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5 things to know for October 29: California wildfires, impeachment inquiry, Brexit

Let’s start with a bit of good news: A woman who was missing for days in a California National Park was found alive and safe after she spelled out S.O.S. with rocks.

Here’s what else you need to know to Get Up to Speed and Out the Door. (You can also get “5 Things You Need to Know Today” delivered to your inbox daily. Sign up here.)

1. California wildfires

California is battling more than a dozen blazes that have displaced hundreds of thousands of people, and a new wildfire has just cropped up, adding to the mess. The Getty Fire broke out near Los Angeles yesterday, in an area known for its high-dollar houses and famous residents. Fire doesn’t care how rich you are, though, so many in the area, including NBA star LeBron James, were evacuated. One place that wasn’t: The Getty Museum, a hub of one of the largest art organizations in the world. Its Los Angeles-area building is made of reinforced concrete designed to withstand wildfire threats. Power outages have also been a serious concern in the wildfire-ravaged area, and yesterday California’s Public Utilities Commission announced it is launching a formal investigation into the practice of investor-owned utilities initiating planned outages.

2. Impeachment inquiry

It’s official: The House will hold a vote Thursday to formalize the impeachment inquiry into President Trump and Ukraine. House Speaker Nancy Pelosi made the announcement yesterday after several weeks of closed-door depositions. Formalizing the inquiry will establish rules for public hearings, provide due process rights for the White House and allow information to be transferred to the committee that would ultimately consider the articles of impeachment. Senate Republicans praised the resolution, saying they hope it will open up the process and provide fairness to Trump.

3. Brexit

You’ll have to shelve your spooky Brexit Halloween costume. The European Union has approved the UK’s request for a three-month extension to the Brexit process, avoiding a no-deal split at the end of the month. However, more scary times lay ahead. European leaders gave the UK a “flextension” until January 2020, which means the torturous process will likely continue through the end of the year. The agreement isn’t exactly a win for UK Prime Minister Boris Johnson, either. Remember, he really didn’t want to extend the Brexit date, and when he agreed to, he wanted an early general election in exchange. That’s not going to happen. Yesterday, Parliament rejected his bid to hold an early election, which would have helped him secure more political power. Johnson says his party is going to continue to fight for the election timeline they want.

4. Lebanon

Lebanon has been paralyzed by days of protests, and now Central Bank Governor Riad Salame says the country may be on the verge of economic collapse if an “immediate solution” isn’t found for the unrest. Lebanon’s banks have been closed since the demonstrations, sparked by a series of proposed austerity measures, began nearly two weeks ago. Protesters are forcing road closures throughout the country and filling the streets of the country’s urban centers to demand the resignation of the national unity government of Prime Minister Saad Hariri. Last week, Hariri released an action plan to try and appease protesters, but it didn’t work. Salame claims Hariri would resign, but fears what would happen if there was a vacancy in leadership.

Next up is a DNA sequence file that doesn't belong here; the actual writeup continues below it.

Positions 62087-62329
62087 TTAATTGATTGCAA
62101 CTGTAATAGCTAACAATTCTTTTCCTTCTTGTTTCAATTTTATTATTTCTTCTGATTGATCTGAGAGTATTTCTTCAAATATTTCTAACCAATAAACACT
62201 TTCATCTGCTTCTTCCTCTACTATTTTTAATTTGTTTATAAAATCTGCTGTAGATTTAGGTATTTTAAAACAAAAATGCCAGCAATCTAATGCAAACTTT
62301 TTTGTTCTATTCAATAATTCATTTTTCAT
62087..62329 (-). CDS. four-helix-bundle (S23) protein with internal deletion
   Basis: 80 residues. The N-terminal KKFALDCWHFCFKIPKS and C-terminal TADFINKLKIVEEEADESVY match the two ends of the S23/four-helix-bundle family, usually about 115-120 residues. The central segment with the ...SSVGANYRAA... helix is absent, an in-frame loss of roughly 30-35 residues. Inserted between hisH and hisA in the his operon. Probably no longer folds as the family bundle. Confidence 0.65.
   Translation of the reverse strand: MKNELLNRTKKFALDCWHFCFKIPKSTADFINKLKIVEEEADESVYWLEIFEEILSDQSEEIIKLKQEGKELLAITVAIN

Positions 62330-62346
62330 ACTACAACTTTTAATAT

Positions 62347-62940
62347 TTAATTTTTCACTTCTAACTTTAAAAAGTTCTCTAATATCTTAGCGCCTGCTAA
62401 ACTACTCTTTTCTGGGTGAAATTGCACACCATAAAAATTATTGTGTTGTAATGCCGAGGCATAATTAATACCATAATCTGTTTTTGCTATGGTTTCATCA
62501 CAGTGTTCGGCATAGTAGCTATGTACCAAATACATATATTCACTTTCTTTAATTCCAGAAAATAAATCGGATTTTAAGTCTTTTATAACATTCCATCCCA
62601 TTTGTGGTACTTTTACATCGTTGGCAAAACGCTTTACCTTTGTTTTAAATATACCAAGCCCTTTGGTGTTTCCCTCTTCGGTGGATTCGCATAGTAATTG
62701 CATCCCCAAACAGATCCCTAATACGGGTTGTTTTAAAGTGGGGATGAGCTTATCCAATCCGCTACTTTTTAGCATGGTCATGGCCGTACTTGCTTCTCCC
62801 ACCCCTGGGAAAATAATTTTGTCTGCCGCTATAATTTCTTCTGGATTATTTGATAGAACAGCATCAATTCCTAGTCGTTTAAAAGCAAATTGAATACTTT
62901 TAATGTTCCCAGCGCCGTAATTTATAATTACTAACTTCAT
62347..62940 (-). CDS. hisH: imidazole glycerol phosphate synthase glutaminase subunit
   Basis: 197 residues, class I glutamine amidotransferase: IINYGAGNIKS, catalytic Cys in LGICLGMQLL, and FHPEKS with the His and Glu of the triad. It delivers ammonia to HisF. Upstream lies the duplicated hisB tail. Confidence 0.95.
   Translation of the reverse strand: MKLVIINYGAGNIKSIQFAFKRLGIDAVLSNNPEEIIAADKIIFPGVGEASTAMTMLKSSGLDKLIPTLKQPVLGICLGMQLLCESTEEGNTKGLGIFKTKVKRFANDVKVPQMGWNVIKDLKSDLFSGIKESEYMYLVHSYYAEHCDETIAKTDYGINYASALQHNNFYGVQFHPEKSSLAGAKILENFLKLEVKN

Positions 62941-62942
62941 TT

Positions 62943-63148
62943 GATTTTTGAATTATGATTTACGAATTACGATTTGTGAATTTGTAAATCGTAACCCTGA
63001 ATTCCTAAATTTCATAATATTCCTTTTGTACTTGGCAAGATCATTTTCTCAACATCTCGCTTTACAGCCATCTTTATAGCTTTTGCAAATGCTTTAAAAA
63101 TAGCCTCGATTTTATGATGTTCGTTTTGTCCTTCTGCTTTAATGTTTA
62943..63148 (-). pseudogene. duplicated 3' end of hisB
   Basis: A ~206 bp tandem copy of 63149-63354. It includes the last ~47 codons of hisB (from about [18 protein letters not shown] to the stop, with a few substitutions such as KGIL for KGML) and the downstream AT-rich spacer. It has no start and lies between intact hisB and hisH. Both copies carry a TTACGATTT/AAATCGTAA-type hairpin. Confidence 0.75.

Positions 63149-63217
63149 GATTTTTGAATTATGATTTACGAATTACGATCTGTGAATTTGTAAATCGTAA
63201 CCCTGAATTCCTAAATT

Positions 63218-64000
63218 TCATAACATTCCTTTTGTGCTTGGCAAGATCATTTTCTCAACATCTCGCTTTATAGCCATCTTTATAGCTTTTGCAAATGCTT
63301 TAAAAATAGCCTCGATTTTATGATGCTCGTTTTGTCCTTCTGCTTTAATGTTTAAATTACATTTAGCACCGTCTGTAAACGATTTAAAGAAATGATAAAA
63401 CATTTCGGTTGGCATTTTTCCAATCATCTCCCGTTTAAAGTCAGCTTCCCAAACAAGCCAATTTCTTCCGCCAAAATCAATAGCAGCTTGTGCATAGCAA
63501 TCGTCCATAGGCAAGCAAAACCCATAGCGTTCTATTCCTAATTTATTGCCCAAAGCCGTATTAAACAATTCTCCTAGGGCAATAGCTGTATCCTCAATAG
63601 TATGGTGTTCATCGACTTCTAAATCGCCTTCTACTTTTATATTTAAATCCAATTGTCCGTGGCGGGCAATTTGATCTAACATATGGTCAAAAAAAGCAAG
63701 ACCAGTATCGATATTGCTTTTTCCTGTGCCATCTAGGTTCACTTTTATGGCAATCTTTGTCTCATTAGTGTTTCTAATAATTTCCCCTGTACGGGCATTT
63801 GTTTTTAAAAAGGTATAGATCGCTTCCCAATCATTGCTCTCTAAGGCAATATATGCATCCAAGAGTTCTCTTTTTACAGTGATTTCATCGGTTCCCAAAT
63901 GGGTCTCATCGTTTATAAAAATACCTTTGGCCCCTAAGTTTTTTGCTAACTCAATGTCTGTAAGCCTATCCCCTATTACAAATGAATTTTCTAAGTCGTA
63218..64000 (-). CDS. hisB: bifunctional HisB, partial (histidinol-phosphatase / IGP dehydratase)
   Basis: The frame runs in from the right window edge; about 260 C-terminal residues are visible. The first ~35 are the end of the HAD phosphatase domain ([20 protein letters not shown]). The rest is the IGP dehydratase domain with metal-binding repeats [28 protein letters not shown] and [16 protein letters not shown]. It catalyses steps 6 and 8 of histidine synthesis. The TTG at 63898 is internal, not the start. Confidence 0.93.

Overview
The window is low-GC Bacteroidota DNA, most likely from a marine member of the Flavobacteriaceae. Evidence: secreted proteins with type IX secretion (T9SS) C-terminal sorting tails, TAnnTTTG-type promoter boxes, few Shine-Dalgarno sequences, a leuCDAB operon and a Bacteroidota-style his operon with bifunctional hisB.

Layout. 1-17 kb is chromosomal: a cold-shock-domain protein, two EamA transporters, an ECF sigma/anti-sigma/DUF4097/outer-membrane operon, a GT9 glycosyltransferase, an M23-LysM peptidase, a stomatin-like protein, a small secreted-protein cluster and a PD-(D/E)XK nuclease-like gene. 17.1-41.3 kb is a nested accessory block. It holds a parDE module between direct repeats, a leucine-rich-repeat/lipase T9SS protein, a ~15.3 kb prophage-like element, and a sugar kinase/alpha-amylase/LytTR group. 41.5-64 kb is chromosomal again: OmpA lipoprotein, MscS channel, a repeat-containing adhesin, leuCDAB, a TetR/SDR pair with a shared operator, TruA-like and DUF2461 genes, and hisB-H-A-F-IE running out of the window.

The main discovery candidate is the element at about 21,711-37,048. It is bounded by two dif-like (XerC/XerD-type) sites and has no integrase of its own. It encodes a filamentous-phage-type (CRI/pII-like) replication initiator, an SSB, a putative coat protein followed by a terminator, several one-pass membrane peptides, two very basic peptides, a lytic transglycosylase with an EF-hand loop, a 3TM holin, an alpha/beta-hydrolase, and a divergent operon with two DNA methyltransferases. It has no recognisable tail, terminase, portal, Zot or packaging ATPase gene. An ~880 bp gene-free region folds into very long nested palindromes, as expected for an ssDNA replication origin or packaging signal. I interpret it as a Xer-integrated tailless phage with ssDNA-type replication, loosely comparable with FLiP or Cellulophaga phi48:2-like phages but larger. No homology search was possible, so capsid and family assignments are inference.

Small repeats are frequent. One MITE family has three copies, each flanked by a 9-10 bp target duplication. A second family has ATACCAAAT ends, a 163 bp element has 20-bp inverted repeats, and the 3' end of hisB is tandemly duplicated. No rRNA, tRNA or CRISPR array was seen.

5. General Motors

A six-week strike at General Motors came to a close last week, but the precedent it set could influence union negotiations with other big auto manufacturers. Fifty-thousand hourly workers at GM went on strike in September to protest, among other things, GM’s closure of several US plants. The result was the longest auto industry work stoppage in more than 20 years. A four-year labor deal approved by the United Auto Workers union was ratified a few days ago, ending the strike. Now, the pressure is on Ford and Fiat Chrysler to bring their new labor deals to the table. Both companies had trouble getting their contracts approved by union members four years ago, and if their terms aren’t acceptable now, workers have more incentive to go on strike to get what they want.

Breakfast Browse

People are talking about these. Read up. Join in.

A pair who flashed pitchers at a World Series game have been banned indefinitely by MLB 

Keep your eye on the ball!

‘Spooky face’ spotted in Hubble telescope image

Of all the places one wants to see a spooky face, space is definitely the last.

World’s first guitar-shaped hotel is open

And to think for all this time we’ve been living in a world WITHOUT a guitar-shaped hotel?

Apple unveils fancy new noise-canceling AirPods

Now you can pay $250 to constantly worry about losing one of your expensive AirPods.

Number of the day

780

That’s how many days the US Air Force’s X-37B space plane spent in orbit before recently coming back down to Earth. It was the longest mission in the mysterious military test program’s history.

Quote of the day

“The Republic will never tolerate hatred. Everything will be done to punish the perpetrators and protect our compatriots of the Muslim faith.”

— French President Emmanuel Macron, condemning an attack on a mosque in Bayonne yesterday. Two older men were seriously injured in the incident, and the suspect is an 84-year-old man with far-right ties.

Weather forecast

And finally…

Whee!

May we all find something that brings us as much joy as this dog finds jumping into leaf piles. (Click here to view)

CNN

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